Chris Mothersdale put together his 30-minute science lesson on the insulating properties of mountaineering clothing at a height of 7,010 metres.
Mr Mothersdale was on an expedition taking the north ridge route from Tibet up Everest. He prepared the lesson at Camp 1 of the climb and finally reached the 8,848-metre summit of the world's highest peak on May 16.
Teachers can download the video and data from his lesson, which has been recognised by the Guinness Book of Records, from the Web after June 28.
Mr Mothersdale has also been collecting data on the effects of exercise and the environment on the body during his ascent. He has 10 weeks of measurements taken as high as 8,200 metres of blood-oxygen levels and exposed skin temperature. All of this will also be available to download from the website.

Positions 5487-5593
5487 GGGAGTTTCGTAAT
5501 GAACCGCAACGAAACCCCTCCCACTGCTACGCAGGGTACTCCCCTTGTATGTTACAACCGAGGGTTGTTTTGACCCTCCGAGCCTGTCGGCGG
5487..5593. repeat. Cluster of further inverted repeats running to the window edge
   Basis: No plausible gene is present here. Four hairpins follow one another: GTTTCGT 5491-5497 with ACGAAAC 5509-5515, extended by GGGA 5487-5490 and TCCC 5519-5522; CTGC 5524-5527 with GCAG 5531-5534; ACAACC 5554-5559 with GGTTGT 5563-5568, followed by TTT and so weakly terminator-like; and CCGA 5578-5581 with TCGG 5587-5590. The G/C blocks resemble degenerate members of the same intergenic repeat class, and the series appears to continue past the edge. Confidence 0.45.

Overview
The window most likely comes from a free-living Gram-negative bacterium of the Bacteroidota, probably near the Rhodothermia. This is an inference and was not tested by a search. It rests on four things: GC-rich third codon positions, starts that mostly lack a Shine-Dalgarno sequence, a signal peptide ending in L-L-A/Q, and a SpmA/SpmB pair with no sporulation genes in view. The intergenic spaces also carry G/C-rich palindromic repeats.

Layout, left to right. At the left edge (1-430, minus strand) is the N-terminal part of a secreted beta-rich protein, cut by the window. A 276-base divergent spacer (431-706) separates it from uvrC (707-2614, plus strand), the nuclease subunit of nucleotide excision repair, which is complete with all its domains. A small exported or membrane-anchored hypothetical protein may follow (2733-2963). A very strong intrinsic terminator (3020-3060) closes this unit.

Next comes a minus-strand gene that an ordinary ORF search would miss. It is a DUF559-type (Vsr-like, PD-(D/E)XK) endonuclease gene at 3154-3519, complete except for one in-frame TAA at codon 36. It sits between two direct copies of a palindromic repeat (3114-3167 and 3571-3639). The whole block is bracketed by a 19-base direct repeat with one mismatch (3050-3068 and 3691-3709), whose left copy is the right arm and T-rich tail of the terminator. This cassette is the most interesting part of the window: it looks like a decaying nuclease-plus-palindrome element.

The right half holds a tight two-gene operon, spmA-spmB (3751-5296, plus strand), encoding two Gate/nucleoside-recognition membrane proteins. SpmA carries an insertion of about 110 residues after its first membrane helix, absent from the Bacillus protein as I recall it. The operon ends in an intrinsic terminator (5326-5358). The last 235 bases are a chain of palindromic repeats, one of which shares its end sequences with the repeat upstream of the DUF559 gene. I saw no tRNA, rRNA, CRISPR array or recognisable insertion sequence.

Yewlands school in Sheffield is one of those taking the chance to use the information. It has been running a weekly science club after school to track Mr Mothersdale's ascent and use his information in some creative experiments.
The data will be updated daily until June 19. Students can win computer equipment in a competition for the best experiment based on his data.
The equipment Mr Mothersdale used to collect the data was donated by companies such as Canon and Sony, but the supply teacher met the pound;10,000 cost of the expedition himself.
Mr Mothersdale is in Kathmandu, Nepal and returns to Britain next week.
* You can find out about the Everest experiments and enter the competition at www.new-media.co.ukscienceyeareverest.asp. Closing date for entries is July 17